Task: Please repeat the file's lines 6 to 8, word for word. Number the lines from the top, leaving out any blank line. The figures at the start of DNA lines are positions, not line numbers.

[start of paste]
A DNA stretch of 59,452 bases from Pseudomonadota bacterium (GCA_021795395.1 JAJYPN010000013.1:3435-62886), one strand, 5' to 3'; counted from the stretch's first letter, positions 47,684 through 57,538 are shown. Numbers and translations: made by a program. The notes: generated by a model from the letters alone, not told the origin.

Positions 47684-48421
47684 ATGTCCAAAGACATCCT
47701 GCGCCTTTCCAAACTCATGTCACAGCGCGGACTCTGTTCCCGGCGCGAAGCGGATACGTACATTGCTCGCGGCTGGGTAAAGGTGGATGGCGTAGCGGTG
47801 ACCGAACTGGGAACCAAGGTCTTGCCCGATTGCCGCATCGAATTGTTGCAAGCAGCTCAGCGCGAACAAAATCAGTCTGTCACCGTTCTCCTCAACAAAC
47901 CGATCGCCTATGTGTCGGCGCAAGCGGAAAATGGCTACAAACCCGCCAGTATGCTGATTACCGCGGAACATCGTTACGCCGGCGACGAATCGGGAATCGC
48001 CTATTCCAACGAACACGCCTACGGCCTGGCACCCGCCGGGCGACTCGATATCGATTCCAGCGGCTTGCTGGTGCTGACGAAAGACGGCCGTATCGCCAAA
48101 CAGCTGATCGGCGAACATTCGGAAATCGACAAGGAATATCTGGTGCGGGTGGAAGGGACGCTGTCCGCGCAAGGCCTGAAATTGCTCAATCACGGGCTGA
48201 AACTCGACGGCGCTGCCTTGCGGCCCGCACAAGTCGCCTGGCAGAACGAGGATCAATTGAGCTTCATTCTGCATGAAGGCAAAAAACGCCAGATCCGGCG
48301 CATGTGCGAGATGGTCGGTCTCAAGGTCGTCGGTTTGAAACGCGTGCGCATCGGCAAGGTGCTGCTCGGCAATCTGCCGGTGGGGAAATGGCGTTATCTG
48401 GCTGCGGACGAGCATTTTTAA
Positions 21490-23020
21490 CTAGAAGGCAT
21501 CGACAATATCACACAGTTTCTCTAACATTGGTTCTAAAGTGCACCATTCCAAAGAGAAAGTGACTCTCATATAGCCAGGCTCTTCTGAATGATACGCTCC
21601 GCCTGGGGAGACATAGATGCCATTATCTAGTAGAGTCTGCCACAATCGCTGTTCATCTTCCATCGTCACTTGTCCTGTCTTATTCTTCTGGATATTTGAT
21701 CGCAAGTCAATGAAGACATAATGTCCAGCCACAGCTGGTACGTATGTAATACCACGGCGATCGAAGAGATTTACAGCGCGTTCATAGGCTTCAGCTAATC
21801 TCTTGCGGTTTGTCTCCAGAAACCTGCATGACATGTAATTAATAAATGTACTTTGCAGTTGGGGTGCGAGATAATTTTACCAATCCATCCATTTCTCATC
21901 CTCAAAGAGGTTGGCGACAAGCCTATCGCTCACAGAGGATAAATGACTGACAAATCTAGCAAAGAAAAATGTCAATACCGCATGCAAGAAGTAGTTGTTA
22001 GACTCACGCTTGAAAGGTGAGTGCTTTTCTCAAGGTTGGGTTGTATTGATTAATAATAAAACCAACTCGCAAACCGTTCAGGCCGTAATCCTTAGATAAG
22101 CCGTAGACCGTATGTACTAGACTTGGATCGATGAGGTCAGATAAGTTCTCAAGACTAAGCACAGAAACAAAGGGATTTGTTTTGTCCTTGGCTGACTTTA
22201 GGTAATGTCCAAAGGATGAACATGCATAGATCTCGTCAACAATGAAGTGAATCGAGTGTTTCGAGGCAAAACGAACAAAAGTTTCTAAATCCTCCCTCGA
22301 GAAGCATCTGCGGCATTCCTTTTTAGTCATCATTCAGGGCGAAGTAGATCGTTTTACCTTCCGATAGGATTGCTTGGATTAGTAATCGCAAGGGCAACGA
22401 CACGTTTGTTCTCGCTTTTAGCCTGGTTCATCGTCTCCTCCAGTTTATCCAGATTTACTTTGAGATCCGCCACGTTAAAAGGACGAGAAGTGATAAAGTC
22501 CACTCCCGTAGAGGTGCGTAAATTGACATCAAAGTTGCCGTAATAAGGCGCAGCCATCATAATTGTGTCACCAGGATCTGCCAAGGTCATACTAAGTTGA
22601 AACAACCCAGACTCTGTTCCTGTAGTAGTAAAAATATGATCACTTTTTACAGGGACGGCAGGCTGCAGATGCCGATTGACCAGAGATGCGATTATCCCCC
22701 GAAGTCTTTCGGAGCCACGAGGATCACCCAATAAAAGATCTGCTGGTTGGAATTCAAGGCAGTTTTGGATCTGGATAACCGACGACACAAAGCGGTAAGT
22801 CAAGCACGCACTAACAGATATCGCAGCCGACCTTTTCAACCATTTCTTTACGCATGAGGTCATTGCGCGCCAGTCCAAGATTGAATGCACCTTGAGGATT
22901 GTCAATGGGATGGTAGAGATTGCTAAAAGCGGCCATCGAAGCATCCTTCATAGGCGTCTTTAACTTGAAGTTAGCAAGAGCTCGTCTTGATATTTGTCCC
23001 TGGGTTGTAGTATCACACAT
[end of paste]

47901 CGATCGCCTATGTGTCGGCGCAAGCGGAAAATGGCTACAAACCCGCCAGTATGCTGATTACCGCGGAACATCGTTACGCCGGCGACGAATCGGGAATCGC
48001 CTATTCCAACGAACACGCCTACGGCCTGGCACCCGCCGGGCGACTCGATATCGATTCCAGCGGCTTGCTGGTGCTGACGAAAGACGGCCGTATCGCCAAA
48101 CAGCTGATCGGCGAACATTCGGAAATCGACAAGGAATATCTGGTGCGGGTGGAAGGGACGCTGTCCGCGCAAGGCCTGAAATTGCTCAATCACGGGCTGA